Kenya, Nigeria, Pakistan, and Sri Lanka have not joined the global minimum tax agreement.
Today, OECD sent the deal to the finance ministers of the Group of Twenty, commonly known as the G20, consisting of 19 countries and the European Union which together make up about 90% of the gross world product, about 75–80% of international trade, and about two thirds of the world’s population. Those finance leaders are meeting today in Washington, D.C.
At the end of the month, it will go before the G20 leaders, who are meeting then in Rome. “Today’s agreement will make our international tax arrangements fairer and work better,” OECD Secretary-General Mathias Cormann said. “This is a major victory for effective and balanced multilateralism. It is a far-reaching agreement which ensures our international tax system is fit for purpose in a digitalized and globalized world economy.” If it is signed in 2022, it will take effect in 2023.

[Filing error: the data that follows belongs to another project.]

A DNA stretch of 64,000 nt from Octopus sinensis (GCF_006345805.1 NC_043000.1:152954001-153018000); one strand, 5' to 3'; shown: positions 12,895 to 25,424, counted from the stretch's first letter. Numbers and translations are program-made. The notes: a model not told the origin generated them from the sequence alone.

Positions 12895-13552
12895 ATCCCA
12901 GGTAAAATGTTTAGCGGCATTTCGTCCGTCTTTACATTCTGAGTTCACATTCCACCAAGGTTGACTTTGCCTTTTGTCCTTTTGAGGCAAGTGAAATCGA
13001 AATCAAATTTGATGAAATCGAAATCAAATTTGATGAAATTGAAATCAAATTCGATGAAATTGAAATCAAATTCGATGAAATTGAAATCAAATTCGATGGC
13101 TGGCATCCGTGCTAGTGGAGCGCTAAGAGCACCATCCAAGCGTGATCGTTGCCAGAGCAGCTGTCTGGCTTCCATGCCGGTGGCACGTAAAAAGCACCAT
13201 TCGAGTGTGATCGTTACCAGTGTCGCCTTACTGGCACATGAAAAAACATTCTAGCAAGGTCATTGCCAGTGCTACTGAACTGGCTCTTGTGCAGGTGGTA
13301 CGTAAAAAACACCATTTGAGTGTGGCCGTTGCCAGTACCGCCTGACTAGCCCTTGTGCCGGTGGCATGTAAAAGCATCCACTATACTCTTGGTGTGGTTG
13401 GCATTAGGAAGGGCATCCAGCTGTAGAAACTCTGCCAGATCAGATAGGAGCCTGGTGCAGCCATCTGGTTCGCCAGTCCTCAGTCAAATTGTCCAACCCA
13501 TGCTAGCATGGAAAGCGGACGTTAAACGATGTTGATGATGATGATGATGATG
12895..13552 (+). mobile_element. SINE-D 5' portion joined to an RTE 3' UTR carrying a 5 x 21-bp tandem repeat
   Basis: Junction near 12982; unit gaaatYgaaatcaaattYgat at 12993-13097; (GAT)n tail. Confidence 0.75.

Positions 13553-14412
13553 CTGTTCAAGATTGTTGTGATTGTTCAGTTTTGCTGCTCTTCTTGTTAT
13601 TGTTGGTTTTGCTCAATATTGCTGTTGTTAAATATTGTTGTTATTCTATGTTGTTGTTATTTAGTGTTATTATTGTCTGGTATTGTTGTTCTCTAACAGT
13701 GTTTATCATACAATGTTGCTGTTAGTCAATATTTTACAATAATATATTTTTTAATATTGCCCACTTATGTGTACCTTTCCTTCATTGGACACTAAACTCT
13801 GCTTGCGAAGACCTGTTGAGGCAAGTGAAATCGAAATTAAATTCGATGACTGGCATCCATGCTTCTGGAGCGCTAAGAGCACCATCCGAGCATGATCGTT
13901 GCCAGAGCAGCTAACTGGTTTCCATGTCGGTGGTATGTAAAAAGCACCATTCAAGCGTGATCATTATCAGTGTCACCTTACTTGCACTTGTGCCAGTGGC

In the U.S., Republicans immediately opposed the deal and said they would stop it, but on Sunday, Treasury Secretary Janet Yellen said she expects the measure to be put into the so-called reconciliation bill currently being hashed out in Congress.
Biden also announced today a deal among a number of different players to try to relieve the supply chain slowdowns that have built up as people turned to online shopping during the pandemic. Those slowdowns threaten the delivery of packages for the holidays, and Biden has pulled together government officials, labor unions, and company ownership to solve the backup.